With such a massive and powerful city, how did Fukushima, the former steward and lord, get ousted out and the city fall? Was it through barbarians?

                          To be Continued...
                          Last edited by Guild3Master; May 1, 2009, 00:56.
                          What difference does it make to the dead, the orphans and the homeless, whether the mad destruction is wrought under the name of totalitarianism or the holy name of liberty or democracy? (Mahatma Gandhi)

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                          • #14
                            Guild3Master is a machine!
                            First Master, Banan-Abbot of the Nana-stary, and Arch-Nan of the Order of the Sacred Banana.
                            Marathon, the reason my friends and I have been playing the same hotseat game since 2006...

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                            • #15
                              Treachery

                              By the looks of the land, Iwagakure has not fallen from its grace. The people of the land generally consider Fukushima to be a noble leader, as noble as he is skilled in warfare. In fact, noble enough to look over the village nearby to waste by the on going pillaging of the barbarians for the welfare of his citizens. Yet he was noble still to let in the refugees who fled that village and beyond under his protection. Even though the city was pretty much invulnerable to the usual barbarian city, all thanks in part to his grandeur military and defense, it would still be unwise to declare full pronounced war, lest he draws attention upon the hordes.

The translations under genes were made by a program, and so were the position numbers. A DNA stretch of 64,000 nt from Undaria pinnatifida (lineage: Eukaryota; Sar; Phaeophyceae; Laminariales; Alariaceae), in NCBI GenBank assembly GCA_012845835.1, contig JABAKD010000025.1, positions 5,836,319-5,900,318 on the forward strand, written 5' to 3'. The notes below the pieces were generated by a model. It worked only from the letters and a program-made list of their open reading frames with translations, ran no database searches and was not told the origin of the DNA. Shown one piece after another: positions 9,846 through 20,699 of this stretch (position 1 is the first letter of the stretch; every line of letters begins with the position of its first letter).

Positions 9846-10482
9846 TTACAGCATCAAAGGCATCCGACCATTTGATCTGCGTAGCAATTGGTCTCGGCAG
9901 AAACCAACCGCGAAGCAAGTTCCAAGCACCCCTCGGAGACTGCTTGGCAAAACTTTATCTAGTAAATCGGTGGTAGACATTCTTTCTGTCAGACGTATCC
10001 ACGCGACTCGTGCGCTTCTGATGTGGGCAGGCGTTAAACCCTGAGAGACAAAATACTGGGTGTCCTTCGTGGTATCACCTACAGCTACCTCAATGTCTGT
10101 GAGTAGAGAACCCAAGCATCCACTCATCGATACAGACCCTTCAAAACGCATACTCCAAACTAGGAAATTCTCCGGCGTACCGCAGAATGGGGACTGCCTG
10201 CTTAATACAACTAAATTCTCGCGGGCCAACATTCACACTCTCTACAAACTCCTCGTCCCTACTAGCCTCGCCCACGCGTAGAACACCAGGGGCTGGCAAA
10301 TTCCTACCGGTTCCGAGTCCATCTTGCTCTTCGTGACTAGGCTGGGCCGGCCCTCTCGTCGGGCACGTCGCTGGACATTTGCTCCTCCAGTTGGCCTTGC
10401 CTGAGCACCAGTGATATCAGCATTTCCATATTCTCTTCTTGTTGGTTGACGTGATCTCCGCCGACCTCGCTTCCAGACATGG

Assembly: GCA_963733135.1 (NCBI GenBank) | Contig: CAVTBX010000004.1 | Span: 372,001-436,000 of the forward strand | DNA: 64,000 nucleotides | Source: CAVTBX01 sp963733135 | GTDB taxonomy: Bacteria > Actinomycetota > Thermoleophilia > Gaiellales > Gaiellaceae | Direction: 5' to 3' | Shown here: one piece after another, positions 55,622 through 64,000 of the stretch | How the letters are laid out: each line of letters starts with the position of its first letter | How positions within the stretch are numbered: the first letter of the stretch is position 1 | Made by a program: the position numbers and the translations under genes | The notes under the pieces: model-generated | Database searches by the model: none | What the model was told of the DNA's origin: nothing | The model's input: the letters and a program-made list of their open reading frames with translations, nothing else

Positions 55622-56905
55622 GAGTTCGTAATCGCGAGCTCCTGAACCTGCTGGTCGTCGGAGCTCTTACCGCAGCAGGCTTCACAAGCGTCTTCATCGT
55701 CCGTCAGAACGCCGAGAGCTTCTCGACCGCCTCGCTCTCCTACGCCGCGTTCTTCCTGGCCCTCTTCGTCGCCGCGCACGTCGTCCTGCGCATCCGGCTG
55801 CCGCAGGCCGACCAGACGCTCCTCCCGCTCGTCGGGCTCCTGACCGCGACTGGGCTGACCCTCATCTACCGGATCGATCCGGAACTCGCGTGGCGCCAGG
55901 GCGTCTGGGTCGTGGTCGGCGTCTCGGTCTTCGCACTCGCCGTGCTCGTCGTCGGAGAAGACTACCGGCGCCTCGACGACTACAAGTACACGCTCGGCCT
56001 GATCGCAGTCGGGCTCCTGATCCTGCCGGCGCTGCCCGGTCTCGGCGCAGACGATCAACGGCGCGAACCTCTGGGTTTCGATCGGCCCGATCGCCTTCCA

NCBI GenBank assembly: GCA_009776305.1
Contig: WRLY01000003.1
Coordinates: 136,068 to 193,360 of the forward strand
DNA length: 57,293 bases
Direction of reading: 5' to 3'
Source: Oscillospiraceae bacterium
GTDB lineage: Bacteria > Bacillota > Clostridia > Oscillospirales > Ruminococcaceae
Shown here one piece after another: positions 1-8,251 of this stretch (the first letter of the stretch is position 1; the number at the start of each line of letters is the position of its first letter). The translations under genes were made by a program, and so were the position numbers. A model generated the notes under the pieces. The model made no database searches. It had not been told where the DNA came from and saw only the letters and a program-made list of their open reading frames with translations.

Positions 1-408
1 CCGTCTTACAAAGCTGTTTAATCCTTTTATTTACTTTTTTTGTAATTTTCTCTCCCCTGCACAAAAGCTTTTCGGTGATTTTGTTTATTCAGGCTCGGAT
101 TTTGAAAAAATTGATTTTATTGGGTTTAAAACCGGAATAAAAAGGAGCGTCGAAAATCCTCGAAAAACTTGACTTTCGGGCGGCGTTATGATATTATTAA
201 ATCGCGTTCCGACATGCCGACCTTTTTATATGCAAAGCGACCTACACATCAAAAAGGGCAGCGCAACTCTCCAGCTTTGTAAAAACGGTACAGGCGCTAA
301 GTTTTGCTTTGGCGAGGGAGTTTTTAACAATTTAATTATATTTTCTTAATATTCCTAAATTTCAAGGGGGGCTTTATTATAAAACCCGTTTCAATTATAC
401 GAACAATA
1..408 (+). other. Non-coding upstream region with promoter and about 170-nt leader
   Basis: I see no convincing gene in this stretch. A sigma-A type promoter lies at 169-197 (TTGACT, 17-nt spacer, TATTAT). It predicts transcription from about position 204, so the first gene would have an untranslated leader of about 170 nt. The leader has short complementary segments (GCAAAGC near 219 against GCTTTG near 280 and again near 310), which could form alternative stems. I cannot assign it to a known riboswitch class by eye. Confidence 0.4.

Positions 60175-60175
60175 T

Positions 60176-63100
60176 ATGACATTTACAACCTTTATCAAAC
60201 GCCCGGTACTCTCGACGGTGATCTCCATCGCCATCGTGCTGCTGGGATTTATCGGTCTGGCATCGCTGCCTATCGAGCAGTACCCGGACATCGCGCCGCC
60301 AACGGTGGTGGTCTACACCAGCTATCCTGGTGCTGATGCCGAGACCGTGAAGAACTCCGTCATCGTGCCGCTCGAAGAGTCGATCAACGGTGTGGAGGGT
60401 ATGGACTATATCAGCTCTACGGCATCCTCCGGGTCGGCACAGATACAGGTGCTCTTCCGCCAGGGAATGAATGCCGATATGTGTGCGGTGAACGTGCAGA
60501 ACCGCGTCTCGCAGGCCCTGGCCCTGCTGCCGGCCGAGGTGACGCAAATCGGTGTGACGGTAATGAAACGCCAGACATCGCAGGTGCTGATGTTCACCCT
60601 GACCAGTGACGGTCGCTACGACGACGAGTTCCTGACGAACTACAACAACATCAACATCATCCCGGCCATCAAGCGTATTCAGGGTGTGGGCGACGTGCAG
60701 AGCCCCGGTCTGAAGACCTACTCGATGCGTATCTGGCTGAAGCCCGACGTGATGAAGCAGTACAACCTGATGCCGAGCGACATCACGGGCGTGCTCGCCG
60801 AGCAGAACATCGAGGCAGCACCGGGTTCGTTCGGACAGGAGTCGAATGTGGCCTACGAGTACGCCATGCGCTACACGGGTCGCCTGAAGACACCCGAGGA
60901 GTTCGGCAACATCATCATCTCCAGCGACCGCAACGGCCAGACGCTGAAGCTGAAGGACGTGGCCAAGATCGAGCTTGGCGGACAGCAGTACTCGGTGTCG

I have told this before... barbarians aren't really the mindless savages that many people think they are, drinking at taverns one night, and then destroying it the next day just to burn it down. It be more accurate to say if they burned it the next day in order to not throw out their due for their dew. Same thing goes with raiding parties.